After Hamilton and Jefferson, the perspective on what we term democracy became defined by the New England transcendentalist traditions of Emerson and Thoreau. For Thoreau , the town hall meeting became, “The true congress…the most respectable one ever formed in the United States.” Emerson followed that the town hall gives, “each individual his fair weight in the government…the rich give the council, and the poor also; moreover, the just and the unjust…every opinion had its utterance, every fact, every acre of land, every bushel of rye its entire weight.” Frenchman Alex de Tocqueville, “Town Meetings are to liberty what primary schools are to science; they bring it within the people’s reach, it teaches them to use and enjoy it.”
Last Monday, the citizens of Northampton, many of whom for the last two years have been exercising their right to free speech by voicing concerns over the approach, methodology, and content of the changes to the county zoning ordinance, met at the Northampton Fire & Rescue’s Bingo Hall in Nassawadox for a town hall meeting with newly elected Supervisors Spencer Murray and Robert Duer.
This town hall was symbolic in its own right, it also reinforced what we believe separates America from other places in the world. This last November, there was no violence, no riots, no bombings, assassinations or arrests, but instead, citizens went to the polls and peacefully voted for a change. During the evening, topics touched on familiar, critical topics, such as the new zoning, intensive farming, and the loss of Riverside Shore Memorial.
Spencer Murray: This meeting is to hear from you, I have heard your voices and I care about what you think. It’s not about Robert, it’s not about me, it’s about you. We’re going to try our best to take a different turn. To take the county in a different direction. I’ve never seen a wider gap that exists today than between the confidence of the leadership and you, the taxpayers, and I say this because I talk to so many of you. So much of what we have are self-imposed problems and there are no easy answers. If we pull on this rope together we can get this county back to where we want it. Government needs to be three things, It needs to be small, be extremely responsive to you, and It should be boring, that it is run so well that you are as happy as you can be, and you don’t feel the need to come out on a cold rainy night just to voice your protests.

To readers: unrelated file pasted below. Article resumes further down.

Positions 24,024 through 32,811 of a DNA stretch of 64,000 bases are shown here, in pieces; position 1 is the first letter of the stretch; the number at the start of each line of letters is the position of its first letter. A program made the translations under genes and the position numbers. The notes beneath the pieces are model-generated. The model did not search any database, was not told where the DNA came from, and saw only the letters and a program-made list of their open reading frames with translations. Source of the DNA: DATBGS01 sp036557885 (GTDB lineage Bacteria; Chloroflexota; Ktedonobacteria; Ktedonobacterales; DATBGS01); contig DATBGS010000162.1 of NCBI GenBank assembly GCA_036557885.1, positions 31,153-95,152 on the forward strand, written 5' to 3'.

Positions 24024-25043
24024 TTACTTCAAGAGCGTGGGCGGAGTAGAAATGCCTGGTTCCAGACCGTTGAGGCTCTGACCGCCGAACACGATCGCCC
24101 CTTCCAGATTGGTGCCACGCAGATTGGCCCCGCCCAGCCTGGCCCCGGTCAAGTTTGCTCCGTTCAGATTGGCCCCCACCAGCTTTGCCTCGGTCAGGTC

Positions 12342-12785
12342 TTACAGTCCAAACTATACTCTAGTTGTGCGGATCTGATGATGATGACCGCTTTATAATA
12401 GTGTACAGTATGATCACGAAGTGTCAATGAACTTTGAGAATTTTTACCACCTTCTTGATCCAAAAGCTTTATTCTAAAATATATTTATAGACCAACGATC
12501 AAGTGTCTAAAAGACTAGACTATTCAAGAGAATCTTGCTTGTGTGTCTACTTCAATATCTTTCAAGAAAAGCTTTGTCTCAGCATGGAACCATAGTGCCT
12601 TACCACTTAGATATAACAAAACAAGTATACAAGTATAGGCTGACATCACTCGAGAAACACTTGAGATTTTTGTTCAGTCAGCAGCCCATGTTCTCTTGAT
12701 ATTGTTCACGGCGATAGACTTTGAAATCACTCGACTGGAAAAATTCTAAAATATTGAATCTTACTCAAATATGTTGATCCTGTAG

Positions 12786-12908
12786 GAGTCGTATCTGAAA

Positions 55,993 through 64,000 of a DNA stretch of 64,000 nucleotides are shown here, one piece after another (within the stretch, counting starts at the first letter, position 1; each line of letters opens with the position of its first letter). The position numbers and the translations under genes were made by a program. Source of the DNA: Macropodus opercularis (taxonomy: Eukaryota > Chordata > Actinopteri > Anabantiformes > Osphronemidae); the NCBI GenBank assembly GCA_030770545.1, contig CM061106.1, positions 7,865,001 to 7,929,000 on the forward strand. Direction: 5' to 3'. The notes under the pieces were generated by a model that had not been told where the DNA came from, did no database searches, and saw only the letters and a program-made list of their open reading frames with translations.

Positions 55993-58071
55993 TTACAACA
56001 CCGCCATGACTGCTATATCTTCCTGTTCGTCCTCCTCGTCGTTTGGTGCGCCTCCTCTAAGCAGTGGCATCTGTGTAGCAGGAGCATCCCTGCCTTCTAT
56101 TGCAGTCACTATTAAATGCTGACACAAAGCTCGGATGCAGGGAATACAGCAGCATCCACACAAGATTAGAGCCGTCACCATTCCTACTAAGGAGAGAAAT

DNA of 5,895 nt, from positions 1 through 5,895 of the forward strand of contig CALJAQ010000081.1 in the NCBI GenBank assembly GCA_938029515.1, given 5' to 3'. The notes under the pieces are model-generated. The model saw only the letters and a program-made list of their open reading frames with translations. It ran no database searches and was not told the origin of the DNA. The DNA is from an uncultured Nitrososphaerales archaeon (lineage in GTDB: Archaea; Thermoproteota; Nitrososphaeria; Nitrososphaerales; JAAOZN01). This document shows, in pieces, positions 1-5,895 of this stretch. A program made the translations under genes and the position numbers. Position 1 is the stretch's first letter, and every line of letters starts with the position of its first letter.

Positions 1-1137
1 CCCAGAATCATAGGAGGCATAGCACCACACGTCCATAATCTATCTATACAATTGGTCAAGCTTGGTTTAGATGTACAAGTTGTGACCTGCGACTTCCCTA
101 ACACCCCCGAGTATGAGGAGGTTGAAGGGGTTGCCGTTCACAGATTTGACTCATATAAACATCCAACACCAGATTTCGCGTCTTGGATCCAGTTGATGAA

Robert Duer : I’m going to be very brief – I ran to bring fiscal management back to the county, to restore the relationships between the county and towns, and preserve our strengths, our heritage and our culture.
Question: Can you explain to me the new rezoning?
Duer: I don’t think anyone knows…the Mirror had an excellent article about that…do you know Janet (Sturgis)?
Janet Sturgis: No, but one thing a lot of people aren’t thinking about is where they threw out some zoning codes some of us were operating under, and we don’t know what baby went out with that bath water…what protections went, whatever…